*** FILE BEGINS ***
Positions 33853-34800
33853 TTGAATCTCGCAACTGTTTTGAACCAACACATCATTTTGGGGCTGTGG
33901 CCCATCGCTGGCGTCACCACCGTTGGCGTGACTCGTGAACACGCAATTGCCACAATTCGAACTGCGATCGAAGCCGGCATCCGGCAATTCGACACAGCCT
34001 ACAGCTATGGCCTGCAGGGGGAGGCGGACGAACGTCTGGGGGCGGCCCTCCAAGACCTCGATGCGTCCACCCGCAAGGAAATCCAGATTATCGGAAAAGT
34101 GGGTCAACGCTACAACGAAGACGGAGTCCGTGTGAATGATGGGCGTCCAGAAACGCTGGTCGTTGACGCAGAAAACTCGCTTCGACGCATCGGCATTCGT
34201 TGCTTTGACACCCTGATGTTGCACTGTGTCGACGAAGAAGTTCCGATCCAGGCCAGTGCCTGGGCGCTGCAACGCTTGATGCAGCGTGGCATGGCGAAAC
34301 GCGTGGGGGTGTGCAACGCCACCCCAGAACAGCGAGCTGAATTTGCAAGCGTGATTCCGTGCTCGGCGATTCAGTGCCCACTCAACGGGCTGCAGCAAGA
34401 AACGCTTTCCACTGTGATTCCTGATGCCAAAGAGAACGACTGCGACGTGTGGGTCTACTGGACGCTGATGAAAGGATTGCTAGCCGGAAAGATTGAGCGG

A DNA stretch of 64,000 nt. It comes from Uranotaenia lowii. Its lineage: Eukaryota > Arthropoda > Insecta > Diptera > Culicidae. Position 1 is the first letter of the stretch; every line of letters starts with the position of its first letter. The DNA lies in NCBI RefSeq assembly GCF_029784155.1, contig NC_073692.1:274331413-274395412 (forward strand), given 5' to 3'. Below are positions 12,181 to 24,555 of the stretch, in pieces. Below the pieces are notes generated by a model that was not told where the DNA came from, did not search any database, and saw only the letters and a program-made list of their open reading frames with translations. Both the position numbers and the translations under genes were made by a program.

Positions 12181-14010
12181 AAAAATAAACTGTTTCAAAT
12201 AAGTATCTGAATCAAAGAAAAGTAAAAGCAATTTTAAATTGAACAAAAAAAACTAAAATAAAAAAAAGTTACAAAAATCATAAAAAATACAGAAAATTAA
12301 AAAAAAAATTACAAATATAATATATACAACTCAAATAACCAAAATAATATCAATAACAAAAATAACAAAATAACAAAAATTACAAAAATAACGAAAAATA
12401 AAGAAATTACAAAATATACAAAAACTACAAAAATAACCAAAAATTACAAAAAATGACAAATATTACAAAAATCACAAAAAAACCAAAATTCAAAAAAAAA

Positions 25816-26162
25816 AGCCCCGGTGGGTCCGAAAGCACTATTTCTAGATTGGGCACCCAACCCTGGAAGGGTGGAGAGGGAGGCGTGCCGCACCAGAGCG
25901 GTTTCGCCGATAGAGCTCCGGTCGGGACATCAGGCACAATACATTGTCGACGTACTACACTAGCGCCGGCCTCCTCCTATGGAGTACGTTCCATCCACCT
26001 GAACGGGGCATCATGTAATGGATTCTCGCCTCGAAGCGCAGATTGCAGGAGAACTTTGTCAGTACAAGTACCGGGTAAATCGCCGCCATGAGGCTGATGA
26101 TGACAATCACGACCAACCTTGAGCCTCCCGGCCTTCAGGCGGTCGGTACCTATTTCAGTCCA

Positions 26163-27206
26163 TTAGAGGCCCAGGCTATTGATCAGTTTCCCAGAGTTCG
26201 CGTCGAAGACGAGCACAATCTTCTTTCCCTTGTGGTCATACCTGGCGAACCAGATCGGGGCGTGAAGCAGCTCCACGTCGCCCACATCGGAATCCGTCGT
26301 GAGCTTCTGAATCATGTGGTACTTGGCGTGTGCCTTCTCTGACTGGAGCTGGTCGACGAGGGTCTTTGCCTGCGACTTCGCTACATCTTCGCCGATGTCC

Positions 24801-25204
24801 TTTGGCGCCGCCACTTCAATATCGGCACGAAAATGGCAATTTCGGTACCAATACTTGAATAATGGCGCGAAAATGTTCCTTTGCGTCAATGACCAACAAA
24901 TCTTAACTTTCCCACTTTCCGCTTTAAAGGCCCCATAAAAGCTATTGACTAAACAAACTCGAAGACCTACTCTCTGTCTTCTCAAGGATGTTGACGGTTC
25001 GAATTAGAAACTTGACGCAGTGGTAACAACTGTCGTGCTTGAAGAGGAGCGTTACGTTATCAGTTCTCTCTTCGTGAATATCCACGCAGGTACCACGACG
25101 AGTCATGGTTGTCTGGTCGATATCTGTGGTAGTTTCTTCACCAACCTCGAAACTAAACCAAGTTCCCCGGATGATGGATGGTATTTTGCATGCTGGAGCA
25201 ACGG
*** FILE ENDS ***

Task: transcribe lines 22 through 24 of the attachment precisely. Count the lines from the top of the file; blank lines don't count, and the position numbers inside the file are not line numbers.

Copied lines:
26201 CGTCGAAGACGAGCACAATCTTCTTTCCCTTGTGGTCATACCTGGCGAACCAGATCGGGGCGTGAAGCAGCTCCACGTCGCCCACATCGGAATCCGTCGT
26301 GAGCTTCTGAATCATGTGGTACTTGGCGTGTGCCTTCTCTGACTGGAGCTGGTCGACGAGGGTCTTTGCCTGCGACTTCGCTACATCTTCGCCGATGTCC

Positions 24801-25204